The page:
The EPA is gutting rules that protect you from methane pollution
Leaks and intentional releases of methane pose an urgent problem.
Methane, the main component of natural gas, is a potent climate pollutant that warms the atmosphere — and if you’re near a well or gas leak, toxins that escape at the same time contaminate the air you breathe.
That’s why in 2016, the Environmental Protection Agency finalized rules that regulate methane emissions and associated toxic air pollution from the oil and gas industry. Those safeguards are now in jeopardy.
How is the EPA attacking the safeguards?
Under the Trump administration, the EPA has eviscerated vital methane protections and dramatically weakened clean air standards by eliminating safeguards for key oil and gas facilities — and by rolling back cost-effective rules that require companies to regularly find and repair leaks.
EDF, public health groups, environmental groups and states are challenging these rollbacks in court.
What’s the harm?
The EPA is ignoring its own data, which estimates that without the safeguards far more pollutants would be released by 2030, including:
- 850,000 more tons of methane pollution.
- 140,000 tons of smog-forming pollution.
- 5,000 tons of hazardous, cancer-causing air pollutants.
Also, these estimates ignore the pollution impacts from what the agency admits is a key effect of its rules — preventing any future federal emissions safeguards for the hundreds of thousands of older wells in the United States that are currently unregulated by the EPA.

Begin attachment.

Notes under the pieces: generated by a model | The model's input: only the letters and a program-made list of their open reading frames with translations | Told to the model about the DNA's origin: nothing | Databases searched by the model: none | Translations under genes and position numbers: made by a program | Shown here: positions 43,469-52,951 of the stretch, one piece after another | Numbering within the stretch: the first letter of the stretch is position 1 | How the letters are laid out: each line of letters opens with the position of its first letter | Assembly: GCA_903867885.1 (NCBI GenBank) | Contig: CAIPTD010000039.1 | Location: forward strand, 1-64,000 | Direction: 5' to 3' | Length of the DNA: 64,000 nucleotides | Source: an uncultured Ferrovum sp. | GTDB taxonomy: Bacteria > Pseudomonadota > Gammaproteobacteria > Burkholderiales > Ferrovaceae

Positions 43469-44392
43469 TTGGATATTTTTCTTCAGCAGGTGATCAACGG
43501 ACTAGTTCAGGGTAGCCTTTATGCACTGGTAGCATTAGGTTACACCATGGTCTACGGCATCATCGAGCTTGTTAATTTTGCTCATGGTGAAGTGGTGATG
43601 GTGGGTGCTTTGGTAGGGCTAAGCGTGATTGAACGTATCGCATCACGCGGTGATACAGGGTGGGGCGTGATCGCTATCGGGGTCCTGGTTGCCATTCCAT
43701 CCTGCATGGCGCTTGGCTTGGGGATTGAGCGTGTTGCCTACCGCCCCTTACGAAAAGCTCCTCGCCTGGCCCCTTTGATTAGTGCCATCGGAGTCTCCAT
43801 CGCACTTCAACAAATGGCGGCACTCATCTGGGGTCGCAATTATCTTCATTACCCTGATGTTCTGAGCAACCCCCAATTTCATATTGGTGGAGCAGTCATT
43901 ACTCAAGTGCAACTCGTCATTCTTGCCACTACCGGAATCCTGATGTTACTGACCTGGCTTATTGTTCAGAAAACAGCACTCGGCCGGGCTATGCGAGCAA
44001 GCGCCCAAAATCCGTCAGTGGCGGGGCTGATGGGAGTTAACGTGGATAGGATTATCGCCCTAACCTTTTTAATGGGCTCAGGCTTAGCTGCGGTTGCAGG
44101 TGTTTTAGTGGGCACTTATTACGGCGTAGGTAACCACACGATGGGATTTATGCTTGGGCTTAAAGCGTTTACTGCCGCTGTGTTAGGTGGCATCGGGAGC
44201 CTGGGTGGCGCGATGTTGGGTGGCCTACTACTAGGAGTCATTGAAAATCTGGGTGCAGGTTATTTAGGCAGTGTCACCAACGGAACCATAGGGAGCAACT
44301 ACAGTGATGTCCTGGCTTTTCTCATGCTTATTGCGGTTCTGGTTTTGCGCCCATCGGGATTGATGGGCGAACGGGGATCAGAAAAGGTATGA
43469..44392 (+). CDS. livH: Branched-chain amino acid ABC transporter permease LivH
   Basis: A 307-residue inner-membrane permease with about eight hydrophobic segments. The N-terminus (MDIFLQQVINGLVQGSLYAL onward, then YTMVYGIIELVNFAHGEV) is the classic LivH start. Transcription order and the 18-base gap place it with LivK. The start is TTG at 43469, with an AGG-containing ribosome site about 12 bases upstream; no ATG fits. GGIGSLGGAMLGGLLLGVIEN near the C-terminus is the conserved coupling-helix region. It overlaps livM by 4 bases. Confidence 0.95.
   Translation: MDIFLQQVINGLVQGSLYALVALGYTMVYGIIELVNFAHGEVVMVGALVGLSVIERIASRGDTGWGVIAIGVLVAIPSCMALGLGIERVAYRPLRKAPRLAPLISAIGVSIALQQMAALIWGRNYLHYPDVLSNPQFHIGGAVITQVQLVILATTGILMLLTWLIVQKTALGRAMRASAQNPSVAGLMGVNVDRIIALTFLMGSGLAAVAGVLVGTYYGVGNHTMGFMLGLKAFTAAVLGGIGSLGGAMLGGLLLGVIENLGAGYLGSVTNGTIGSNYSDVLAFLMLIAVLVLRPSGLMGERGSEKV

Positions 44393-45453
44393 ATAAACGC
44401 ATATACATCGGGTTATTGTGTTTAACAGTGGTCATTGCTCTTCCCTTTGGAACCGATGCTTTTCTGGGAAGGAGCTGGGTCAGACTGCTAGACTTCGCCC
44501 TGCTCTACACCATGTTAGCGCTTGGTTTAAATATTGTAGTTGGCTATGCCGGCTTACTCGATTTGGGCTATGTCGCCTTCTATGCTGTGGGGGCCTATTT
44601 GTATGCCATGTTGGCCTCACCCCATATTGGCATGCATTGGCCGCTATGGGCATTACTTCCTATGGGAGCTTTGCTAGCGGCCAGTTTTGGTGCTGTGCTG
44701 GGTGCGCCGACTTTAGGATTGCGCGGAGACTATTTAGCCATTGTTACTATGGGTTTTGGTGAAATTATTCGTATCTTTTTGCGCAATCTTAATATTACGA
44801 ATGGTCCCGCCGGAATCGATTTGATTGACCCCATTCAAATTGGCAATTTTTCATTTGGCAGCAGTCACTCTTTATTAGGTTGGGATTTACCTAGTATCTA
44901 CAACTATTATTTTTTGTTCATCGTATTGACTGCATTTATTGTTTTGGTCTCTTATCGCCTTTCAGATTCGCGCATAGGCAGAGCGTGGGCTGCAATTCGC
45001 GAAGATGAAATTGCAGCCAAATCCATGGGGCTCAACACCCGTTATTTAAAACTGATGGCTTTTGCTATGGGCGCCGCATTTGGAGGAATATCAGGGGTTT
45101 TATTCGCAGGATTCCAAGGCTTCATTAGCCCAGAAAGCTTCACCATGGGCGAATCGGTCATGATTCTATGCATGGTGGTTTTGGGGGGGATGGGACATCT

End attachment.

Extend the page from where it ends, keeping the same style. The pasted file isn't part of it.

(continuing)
Unprecedented science coordinated by EDF shows that the U.S. oil and gas industry emits much more methane pollution than we thought. If we want to stop the worst effects of global warming, we must urgently address methane.
Major companies oppose the rollbacks
Shell, ExxonMobil, bp and Equinor have all voiced support for U.S. methane regulation, with Shell even urging the EPA to tighten standards.
Companies are increasingly realizing that reducing methane emissions is key for natural gas to have a role in a low-carbon economy.
How else are we targeting methane?
Beyond defending the federal safeguards, our work in states like Colorado, New Mexico and Pennsylvania is already showing what’s possible to reduce climate warming, protect community health and avoid energy waste.
We’re also pioneering even better ways to find leaks and encouraging cost-effective ways to contain them. Our groundbreaking research in the nation’s largest oilfield, for example, is helping to pinpoint and report methane emissions coming from oil and gas infrastructure — so companies and regulators can take action.
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